#14

I wonder why the Septuagint translation of Proverbs does not include verse 6 in Chapter 22.
And, of course, the Orthodox Study Bible doesn’t contain it either, since this translation is based on the Septuagint.


#15

It does, but it depends on which version of the LXX is in use. There are various codices (Vaticanus / Alexandrinus / Sinaiticus / Ephraemi, to name but a few) and even within these some variances (Sixtine / Aldine of the Vaticanus), of which is the following…

Prov 22:6 Dedicate (ἐγκαινίζω) the child according to his way; and indeed if he should grow old, he will not depart from it.

<ἐγκαινίζω> egkainizō = consecrate / dedicate. The actual word in that particular text is <εγκαίνισον>. It appears only 3 times in the NT… Jn 10:22; Heb 9:18; 10:20, but features quite a bit in the LXX.

Interestingly with regards to John’s use… 1) dedication, consecration 1a) in particular the annual feast celebrated eight days beginning in the 25th of Chislev (middle of our December), instituted by Judas Maccabaeus [164 BC] in memory of the cleansing of the temple from the pollution of Antiochus Epiphanes.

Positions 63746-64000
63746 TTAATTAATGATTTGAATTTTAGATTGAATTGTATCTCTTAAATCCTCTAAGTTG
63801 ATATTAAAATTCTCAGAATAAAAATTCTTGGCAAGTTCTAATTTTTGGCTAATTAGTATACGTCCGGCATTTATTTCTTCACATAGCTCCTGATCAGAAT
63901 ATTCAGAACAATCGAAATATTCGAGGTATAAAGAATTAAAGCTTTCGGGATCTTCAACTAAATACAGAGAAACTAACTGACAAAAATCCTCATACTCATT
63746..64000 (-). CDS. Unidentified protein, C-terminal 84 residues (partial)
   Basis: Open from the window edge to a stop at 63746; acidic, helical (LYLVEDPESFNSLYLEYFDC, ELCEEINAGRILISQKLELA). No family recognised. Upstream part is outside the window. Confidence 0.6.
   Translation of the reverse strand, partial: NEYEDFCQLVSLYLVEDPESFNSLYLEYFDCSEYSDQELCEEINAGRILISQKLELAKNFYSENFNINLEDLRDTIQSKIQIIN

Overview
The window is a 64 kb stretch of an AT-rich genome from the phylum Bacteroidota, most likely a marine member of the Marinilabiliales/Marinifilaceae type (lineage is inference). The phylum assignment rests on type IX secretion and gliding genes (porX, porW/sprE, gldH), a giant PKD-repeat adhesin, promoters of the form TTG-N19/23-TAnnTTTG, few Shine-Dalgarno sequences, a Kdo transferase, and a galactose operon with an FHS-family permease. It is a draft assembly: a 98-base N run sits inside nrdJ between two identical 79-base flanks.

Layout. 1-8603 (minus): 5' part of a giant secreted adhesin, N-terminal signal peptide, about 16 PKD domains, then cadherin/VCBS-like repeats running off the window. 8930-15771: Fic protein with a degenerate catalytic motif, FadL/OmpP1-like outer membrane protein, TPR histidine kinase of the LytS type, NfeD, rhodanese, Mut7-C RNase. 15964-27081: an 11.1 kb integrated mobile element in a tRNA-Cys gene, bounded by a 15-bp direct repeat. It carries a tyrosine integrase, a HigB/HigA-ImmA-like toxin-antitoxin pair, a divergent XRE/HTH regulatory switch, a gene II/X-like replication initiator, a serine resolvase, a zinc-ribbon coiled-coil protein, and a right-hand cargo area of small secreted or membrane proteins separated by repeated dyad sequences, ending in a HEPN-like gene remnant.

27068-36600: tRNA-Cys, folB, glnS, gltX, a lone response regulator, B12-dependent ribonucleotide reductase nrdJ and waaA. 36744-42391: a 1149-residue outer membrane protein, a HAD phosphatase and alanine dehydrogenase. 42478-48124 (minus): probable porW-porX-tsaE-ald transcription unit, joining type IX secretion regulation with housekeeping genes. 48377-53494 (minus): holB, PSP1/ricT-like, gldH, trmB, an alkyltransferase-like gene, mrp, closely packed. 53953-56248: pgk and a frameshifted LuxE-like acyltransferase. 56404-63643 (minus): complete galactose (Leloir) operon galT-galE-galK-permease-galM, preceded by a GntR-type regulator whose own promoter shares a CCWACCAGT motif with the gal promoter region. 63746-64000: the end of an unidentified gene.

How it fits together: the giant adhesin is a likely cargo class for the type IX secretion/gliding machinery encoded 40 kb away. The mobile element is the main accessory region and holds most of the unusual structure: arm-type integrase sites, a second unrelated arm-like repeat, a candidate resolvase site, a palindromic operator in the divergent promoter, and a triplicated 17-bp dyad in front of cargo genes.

#16

Well, this is drudging up an old thread but Don started it. :wink: Cindy’s point is true, but from my perspective (just me personally) I came to a point that I had to admit that this passage as stated and as believed/taught by many fundamental Christians was just not as bulletproof as many want to admit. As opposed to being bitter, I started to look at it in different ways.

davo’s comment leads me to believe it (prov 22:6) ‘could’ possibly have been a usable truth in context of a culture and society that had strict adherence to these ideas across the generational board. In other words in that given culture there would be great pressure for a child to listen to and not stray from what mom and dad taught them. Just a thought.

But this really could open a good discussion on how Christianity is changing and to be quite honest, floundering. Outside (of the church / family) pressures are immense now a days.